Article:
Nose Breathing Improves Health and Performance by Increasing Nitric Oxide Levels
Use Your Nose to Relax, Be Healthier and Perform Better
In a recent blog, I discussed how diaphragmatic breathing helps to regulate the autonomic nervous system (ANS) that regulates all of our automatic functions, and our response to stress. In fact, emphasising certain phases of the breathing cycle (via the diaphragm) can dramatically increase the relaxation response.
Well, the story of the role of breathing in regulating or influencing the ANS goes even further, and the nose plays a major role as well as the diaphragm. This truly is a ‘wait, there’s more’ moment…
Relatively recently, a third subsystem of neurons that have been named ‘non-adrenergic and non-cholinergic’ neurons (because they use nitric oxide as a neurotransmitter) have been described and found to be integral in autonomic function, particularly in the gut and the lungs.
Nitric oxide has been found to act as a neurotransmitter, immune-regulator and vasodilator.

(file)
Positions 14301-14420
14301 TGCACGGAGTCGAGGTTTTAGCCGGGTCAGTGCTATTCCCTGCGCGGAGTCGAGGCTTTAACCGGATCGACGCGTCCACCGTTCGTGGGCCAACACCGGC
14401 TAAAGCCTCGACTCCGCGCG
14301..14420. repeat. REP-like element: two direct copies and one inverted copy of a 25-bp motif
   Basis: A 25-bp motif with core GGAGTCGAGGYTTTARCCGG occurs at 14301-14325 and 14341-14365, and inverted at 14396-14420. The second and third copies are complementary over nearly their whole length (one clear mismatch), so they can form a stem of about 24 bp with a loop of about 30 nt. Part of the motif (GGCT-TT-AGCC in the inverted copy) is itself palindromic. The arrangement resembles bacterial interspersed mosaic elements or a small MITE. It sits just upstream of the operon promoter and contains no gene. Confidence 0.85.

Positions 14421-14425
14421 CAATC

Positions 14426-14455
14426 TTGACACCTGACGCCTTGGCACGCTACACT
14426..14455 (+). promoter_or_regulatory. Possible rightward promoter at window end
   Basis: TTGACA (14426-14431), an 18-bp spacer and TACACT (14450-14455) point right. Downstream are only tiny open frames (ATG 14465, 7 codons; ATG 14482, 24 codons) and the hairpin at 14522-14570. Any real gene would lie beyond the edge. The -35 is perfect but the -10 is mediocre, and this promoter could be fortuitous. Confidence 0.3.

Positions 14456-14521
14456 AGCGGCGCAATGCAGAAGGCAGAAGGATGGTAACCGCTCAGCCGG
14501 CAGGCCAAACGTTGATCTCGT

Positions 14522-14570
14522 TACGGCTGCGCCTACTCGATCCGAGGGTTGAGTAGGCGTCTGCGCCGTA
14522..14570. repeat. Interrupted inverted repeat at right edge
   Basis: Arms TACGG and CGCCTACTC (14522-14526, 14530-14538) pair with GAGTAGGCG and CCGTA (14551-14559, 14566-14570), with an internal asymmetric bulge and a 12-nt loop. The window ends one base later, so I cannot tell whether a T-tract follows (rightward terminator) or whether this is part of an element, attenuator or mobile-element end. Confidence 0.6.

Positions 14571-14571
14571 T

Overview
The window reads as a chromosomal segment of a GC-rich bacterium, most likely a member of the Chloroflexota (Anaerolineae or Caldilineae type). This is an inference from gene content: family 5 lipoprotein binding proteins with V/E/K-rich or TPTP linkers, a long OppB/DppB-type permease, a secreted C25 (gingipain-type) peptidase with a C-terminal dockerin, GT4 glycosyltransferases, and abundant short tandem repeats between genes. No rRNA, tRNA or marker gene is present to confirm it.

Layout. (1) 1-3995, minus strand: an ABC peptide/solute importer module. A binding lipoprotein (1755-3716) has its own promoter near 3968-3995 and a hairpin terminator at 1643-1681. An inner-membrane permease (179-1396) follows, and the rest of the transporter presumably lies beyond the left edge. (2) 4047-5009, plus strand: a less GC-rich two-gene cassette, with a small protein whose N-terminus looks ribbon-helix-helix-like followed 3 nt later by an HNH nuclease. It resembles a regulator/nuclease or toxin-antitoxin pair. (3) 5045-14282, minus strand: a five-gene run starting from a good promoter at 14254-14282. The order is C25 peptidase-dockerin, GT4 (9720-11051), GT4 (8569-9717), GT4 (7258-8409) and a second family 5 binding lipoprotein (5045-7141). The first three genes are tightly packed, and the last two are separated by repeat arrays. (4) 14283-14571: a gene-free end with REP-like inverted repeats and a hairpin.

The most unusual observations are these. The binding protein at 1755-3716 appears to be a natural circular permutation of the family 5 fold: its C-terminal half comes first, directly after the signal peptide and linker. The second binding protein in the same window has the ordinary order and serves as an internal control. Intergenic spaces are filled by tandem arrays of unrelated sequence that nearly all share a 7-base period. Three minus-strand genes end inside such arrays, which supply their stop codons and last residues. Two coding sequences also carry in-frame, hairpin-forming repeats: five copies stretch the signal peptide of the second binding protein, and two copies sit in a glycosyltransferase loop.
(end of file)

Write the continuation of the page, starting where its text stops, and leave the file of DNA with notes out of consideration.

Some of the actions of nitric oxide include:
- Regulation of blood pressure.
- Boosting the immune system.
- Fighting microorganisms such as bacteria and viruses.
- Fighting cancer.
- Increasing blood supply to cells.
- Improving sleep quality.
- Increasing gut motility.
- Aiding in muscular control, balance and coordination.
- It has also been suggested to protect against cardiovascular disease, impotence, diabetic retinopathy, Alzheimer’s Disease and Parkinson’s Disease.
- Many athletes now use nitric oxide supplements to increase performance, as it increases endurance and strength.
A recent study comparing nitric oxide production in nose breathing and mouth breathing found that the nasal passages produced a significantly higher amount of nitric oxide than mouth breathing did. In fact, 50% of exhaled nitric oxide is produced in the nose. A further study found that nitric oxide is absorbed in the nose as well as being produced there.
Also, as exercise intensity increased, the levels of nitric oxide increased in nose breathing but not in mouth breathing. So, it can be implied that, when under high levels of stress, nose breathing will offer stress mediating effects via nitric oxide that can protect against the deleterious effects produced by long term stress, whereas mouth breathing will not.
To learn how to regulate your autonomic nervous system by nose and diaphragm breathing, for greater health, performance or relaxation, contact me by email or phone. I offer breathing dynamics taining one on one, via video Skype or in group courses.